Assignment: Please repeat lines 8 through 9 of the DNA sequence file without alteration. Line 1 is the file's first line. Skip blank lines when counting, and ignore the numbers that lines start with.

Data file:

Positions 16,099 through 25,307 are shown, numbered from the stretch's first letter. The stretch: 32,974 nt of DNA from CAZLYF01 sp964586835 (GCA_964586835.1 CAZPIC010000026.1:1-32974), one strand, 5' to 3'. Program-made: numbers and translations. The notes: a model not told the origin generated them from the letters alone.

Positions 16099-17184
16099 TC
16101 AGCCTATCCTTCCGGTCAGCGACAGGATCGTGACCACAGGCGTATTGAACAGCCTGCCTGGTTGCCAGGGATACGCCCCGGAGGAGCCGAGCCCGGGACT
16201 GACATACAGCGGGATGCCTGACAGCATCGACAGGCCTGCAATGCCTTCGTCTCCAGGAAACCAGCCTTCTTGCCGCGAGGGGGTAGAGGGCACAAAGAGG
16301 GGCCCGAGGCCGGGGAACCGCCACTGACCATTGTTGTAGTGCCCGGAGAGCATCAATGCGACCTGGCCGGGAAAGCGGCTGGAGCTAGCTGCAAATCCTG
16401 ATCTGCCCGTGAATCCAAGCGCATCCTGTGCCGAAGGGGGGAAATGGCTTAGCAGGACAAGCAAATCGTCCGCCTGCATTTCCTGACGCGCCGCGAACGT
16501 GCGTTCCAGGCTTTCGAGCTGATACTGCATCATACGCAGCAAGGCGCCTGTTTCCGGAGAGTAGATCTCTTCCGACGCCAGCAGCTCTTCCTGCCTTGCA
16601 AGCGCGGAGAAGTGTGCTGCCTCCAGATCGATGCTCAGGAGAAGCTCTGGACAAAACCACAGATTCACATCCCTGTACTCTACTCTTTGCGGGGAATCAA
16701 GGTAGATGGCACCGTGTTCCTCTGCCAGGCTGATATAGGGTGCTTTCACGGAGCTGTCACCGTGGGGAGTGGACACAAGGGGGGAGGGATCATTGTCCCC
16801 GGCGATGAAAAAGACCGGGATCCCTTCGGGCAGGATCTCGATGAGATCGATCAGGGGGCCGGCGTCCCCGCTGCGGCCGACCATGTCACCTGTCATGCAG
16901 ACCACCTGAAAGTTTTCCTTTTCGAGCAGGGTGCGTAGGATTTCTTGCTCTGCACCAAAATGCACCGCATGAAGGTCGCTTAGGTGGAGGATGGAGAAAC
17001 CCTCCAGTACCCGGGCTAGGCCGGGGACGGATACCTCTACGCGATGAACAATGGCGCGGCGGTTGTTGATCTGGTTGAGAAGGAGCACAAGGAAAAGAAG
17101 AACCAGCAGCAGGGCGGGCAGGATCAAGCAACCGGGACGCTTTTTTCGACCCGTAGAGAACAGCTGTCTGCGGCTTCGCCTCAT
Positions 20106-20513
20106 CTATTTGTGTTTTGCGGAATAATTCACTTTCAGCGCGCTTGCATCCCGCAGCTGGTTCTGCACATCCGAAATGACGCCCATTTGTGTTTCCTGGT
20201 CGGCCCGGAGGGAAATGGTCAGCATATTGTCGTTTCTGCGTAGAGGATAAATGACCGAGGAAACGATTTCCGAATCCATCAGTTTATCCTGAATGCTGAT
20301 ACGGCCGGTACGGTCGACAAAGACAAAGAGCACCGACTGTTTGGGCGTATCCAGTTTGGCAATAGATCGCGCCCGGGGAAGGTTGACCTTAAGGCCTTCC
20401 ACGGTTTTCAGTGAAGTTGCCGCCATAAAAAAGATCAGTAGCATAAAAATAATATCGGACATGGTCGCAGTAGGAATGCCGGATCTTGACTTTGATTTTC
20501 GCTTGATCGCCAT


16501 GCGTTCCAGGCTTTCGAGCTGATACTGCATCATACGCAGCAAGGCGCCTGTTTCCGGAGAGTAGATCTCTTCCGACGCCAGCAGCTCTTCCTGCCTTGCA
16601 AGCGCGGAGAAGTGTGCTGCCTCCAGATCGATGCTCAGGAGAAGCTCTGGACAAAACCACAGATTCACATCCCTGTACTCTACTCTTTGCGGGGAATCAA